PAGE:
High Streets are sources of experience
Besides an economic function, High Streets support diversity, social interaction and cultural exchange. They are key components of civic and community life allowing visitors, tourists and permanent residents to mingle and meet in one place, and they enable immigrants to integrate within a city’s economy. We must all remember that eating, drinking, face-to-face socializing or ‘chance encounters’, as City REDI’s Professor Bryson puts it, cannot be experienced online. We should also not forget that High Streets must be perceived as ‘places’ and so as sources of social memory that carry the sense of community from the past to the future. High Streets must be used to celebrate a local community and thus be managed as vibrant places offering unique experiences which cannot be as vivid in out-of-town retail areas.

      (Picture licensing and source: CCO at pexels.com)

Shifting away from the fatalist narrative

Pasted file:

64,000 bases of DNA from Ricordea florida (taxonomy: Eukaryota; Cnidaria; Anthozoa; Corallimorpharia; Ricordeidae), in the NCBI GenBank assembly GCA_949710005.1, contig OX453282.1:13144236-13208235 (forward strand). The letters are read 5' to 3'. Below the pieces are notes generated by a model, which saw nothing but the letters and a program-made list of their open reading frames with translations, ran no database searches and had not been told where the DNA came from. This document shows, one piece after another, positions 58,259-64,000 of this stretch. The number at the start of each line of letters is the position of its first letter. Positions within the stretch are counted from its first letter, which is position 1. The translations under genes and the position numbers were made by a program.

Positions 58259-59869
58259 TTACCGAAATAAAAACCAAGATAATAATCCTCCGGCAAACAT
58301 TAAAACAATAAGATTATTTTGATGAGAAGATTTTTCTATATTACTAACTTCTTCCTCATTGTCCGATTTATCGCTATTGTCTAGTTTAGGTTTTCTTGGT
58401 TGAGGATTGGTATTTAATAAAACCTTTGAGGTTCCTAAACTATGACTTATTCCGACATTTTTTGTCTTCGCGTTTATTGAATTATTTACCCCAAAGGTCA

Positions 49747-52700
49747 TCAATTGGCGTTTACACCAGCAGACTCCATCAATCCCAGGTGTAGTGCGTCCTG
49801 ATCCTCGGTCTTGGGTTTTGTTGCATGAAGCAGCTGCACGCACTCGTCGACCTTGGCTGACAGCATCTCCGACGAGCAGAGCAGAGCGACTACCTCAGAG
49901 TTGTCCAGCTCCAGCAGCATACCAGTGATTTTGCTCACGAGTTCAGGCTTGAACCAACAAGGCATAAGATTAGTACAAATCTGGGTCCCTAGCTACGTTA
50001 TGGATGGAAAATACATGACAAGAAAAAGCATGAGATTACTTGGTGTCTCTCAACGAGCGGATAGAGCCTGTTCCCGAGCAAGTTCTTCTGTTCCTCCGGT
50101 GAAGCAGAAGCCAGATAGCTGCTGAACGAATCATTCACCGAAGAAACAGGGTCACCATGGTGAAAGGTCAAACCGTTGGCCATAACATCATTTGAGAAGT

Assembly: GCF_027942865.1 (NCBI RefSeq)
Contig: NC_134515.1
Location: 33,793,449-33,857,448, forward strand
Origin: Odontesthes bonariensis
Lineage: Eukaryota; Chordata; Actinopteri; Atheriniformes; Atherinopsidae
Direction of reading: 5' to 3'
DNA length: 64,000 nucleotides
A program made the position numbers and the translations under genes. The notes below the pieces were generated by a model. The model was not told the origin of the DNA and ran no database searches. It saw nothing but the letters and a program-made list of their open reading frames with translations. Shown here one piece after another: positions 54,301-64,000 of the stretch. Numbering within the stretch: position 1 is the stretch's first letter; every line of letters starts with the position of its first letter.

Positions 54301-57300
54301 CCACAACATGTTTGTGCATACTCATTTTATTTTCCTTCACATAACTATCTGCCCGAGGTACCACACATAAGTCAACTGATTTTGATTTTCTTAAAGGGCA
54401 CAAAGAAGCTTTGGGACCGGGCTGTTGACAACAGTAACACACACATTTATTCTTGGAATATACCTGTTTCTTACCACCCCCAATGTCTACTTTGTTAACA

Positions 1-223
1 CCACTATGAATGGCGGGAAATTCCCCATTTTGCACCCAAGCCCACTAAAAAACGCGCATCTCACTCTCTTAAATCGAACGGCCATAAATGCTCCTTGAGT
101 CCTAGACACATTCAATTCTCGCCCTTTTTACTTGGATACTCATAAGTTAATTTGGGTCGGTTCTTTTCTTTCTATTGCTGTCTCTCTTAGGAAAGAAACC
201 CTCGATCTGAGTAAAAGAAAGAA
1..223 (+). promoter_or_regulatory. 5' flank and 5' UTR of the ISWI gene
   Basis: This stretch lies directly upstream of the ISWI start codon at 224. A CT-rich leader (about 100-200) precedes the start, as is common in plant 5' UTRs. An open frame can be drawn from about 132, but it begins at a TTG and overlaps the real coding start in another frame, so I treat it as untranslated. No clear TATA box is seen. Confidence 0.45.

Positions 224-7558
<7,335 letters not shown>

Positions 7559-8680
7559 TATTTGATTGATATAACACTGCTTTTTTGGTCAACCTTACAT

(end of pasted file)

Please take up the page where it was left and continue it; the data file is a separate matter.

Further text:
News media will probably continue to share other examples of stores closing and the consequent collapse of the High Street. And so, what should we all do? Should we passively witness the decline of an urban asset that has played a key role in boosting place identity and is part of the memories of many? How we can secure bustling, engaging and vibrant High Streets? In my view the answer is ‘all together now’ and through ‘High-Street sensitive policies’: this means managing and promoting High Streets not just as shopping areas but also as sources of experience and excitement, which would imply spatial planning reforms supporting mixed uses other than retail, namely residential and leisure. For this to happen, property owners, combined authorities, city councils, spatial planners, retail experts, policy makers, communities’ associations and all of us – the city dwellers – must be involved.